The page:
Catholic Campaign for Human Development Internships

  1. What is CCHD?  

    The Catholic Campaign for Human Development is the U.S. Catholic Church's domestic anti-poverty program. It was established in 1969 with two purposes. The first purpose was to raise funds to support "organized groups of white and minority poor to develop economic strength and political power." The second purpose was to "educate the People of God to a new knowledge of today's problems . . . that can lead to some new approaches that promote a greater sense of solidarity." CCHD interns work in diocesan offices around the country to further both of these goals.

  2. Who can apply for the CCHD internship?

    Any U.S. Catholic who has experience in community service and leadership, and is open to the values of participation, option for the poor, and solidarity building, and shows potential for continued leadership.

    Low-income people from diverse racial and ethnic backgrounds are especially encouraged to apply.

  3. Do I have to be a student?

    No. For anyone seeking professional opportunities in social justice fields, community development, and economic development, a CCHD internship would be an excellent opportunity to gain experience and network with professionals in the field.

  4. What does a CCHD intern do?

    Due to the diversity of intern positions that are available in different dioceses, specific duties for the internships will vary. The intern will work with his or her supervisor in the diocese to develop a workplan based on the skills and interests of the intern and the needs of the CCHD diocesan office.

    Duties could include, but are not limited to

    • promotion of the CCHD annual collection
    • parish education training and outreach projects
    • youth and young adult outreach
    • research, analysis, or feasibility studies
    • relationship building with community and economic development organizations funded by CCHD, project monitoring and evaluation of grants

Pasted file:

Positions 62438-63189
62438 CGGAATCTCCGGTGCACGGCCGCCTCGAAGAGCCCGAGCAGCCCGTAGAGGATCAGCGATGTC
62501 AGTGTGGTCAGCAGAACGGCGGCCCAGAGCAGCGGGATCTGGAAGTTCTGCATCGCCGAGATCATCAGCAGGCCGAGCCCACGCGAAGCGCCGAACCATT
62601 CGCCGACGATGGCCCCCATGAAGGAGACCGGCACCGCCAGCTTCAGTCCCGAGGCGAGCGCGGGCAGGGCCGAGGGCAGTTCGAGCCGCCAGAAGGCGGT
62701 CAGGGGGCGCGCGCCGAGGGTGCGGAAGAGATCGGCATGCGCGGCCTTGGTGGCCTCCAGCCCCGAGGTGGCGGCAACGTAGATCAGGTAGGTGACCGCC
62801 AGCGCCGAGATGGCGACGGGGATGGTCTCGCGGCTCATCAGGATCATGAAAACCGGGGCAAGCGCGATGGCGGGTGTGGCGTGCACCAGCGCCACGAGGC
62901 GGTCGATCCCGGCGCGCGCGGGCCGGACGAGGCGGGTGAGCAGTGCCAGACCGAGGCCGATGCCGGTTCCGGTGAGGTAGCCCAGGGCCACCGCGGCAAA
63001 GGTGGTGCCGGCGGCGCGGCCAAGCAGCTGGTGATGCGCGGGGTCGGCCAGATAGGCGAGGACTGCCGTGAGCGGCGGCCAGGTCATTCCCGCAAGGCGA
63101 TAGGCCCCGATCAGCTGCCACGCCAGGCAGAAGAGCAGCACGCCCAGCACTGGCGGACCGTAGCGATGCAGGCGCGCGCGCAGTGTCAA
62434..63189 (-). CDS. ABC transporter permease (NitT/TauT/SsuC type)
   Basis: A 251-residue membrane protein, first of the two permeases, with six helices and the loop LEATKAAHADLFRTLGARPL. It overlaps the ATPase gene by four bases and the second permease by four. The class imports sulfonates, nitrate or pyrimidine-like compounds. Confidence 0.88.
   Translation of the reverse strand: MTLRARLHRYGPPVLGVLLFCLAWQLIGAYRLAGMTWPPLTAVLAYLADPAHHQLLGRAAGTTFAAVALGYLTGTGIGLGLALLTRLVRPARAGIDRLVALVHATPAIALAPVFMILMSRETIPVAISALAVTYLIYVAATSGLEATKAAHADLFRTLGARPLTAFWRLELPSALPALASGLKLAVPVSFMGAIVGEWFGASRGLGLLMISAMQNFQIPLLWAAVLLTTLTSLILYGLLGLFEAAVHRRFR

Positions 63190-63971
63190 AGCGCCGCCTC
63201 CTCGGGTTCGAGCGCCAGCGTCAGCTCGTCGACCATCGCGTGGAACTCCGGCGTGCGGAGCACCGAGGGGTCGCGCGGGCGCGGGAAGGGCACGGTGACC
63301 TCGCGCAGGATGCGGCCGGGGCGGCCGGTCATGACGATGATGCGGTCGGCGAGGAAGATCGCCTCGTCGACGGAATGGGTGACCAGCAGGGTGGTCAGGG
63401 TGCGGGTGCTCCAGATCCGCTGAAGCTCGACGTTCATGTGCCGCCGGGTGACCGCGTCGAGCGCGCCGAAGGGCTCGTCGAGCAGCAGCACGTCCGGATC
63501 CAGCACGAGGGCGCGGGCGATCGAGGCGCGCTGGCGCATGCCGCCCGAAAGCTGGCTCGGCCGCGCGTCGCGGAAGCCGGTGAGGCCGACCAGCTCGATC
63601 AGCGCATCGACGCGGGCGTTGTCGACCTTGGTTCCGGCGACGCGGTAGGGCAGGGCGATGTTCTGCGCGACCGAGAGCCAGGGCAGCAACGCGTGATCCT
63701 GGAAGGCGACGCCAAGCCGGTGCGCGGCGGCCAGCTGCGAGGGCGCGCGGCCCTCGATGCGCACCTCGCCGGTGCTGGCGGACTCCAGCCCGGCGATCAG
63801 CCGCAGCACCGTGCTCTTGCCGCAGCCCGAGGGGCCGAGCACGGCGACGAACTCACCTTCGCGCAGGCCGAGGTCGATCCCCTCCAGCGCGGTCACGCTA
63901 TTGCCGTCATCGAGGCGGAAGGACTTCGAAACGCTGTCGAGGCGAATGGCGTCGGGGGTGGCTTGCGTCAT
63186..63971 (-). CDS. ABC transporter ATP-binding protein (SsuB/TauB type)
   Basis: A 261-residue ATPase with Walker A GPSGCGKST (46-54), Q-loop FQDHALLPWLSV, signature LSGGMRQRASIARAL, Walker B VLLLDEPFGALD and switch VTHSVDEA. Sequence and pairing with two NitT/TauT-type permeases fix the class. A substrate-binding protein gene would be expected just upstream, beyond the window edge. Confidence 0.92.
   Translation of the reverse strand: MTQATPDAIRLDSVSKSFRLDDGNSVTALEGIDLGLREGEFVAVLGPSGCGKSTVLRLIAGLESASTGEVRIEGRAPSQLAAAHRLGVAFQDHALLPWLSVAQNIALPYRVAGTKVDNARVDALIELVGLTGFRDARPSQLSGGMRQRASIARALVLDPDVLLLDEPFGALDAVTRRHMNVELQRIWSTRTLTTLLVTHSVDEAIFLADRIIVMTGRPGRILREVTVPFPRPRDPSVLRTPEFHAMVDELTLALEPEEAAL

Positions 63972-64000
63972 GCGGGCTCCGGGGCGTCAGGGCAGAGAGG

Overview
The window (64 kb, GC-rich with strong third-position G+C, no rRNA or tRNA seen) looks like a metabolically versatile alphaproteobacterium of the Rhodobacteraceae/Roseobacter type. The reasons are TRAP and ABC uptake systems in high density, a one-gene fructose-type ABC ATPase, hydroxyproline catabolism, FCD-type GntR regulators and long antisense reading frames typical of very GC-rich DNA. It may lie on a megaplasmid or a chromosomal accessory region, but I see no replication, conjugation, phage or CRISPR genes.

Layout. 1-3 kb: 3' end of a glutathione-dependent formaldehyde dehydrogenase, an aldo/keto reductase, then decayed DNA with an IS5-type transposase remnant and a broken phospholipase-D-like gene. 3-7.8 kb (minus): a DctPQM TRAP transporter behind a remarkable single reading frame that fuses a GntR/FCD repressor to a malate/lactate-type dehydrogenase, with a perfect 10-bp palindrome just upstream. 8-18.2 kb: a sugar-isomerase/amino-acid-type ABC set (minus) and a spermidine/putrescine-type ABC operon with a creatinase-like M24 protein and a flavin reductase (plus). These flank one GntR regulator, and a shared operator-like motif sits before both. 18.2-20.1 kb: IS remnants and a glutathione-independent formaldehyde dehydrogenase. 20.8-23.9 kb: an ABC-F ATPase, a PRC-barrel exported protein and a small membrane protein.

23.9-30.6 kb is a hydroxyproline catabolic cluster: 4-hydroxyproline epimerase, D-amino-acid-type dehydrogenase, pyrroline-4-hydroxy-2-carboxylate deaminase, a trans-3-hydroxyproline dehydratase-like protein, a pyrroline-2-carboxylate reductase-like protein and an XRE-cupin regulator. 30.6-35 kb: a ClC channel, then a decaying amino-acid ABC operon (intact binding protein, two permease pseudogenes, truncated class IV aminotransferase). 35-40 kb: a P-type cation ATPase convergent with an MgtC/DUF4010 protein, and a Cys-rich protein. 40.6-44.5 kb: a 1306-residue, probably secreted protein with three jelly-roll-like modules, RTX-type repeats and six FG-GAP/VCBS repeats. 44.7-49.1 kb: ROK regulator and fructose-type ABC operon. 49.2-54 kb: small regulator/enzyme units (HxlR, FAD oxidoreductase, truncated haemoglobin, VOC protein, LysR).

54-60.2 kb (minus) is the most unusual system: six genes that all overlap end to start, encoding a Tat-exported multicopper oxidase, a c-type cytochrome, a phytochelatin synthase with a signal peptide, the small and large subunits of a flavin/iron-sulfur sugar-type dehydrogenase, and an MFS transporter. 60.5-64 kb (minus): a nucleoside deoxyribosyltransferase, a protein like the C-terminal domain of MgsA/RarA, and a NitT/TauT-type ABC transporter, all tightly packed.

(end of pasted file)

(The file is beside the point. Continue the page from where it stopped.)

All interns will submit a written evaluation and a reflection paper upon completion of the internship.

  5. Is the internship paid?

    CCHD interns receive compensation equivalent to $12/hour.

  6. Where are  internships available?

    Internships are available in selected diocesan offices around the country. Diocesan internship openings are announced in January. A few internships are also available in Washington, DC at the CCHD office of the United States Conference of Catholic Bishops (USCCB), and the Association of Catholic Colleges and Universities (ACCU). Check the internships page for updated information.
  7. When are the internships available?

    Internships are available for summer, fall, spring and the entire Fall-Spring school year. An intern would be expected to work between 30-40 hours/week in the summer or 10-20 hours/week during the school year.

  8. Can I get academic credit for the internship?

    The internship does combine practical work experience with reading material and reflection. It may meet the academic requirements of your college/university. In previous years, CCHD interns have received academic credit. CCHD can assist a student who wants to receive academic credit, but the burden falls on the student to work out the particulars with his/her school.

  9. What is the Catholic Campaign for Human Development?

    The Catholic Campaign for Human Development (CCHD) is the domestic anti-poverty, social justice program of the U.S. Catholic Bishops.

    Its mission is to address the root causes of poverty in America through promotion and support of community-controlled, self-help organizations and through transformative education.

  10. What is CCHD's philosophy?

    The CCHD philosophy emphasizes empowerment and participation for the poor. By helping the poor to participate in the decisions and actions that affect their lives, CCHD empowers them to move beyond poverty.

  11. What makes projects funded by the Catholic Campaign for Human Development different?

    CCHD projects focus on empowering low-income people, not doing things for them. In CCHD-funded projects, low-income people define the problems, decide on the priorities, and determine the appropriate action to solve the problems.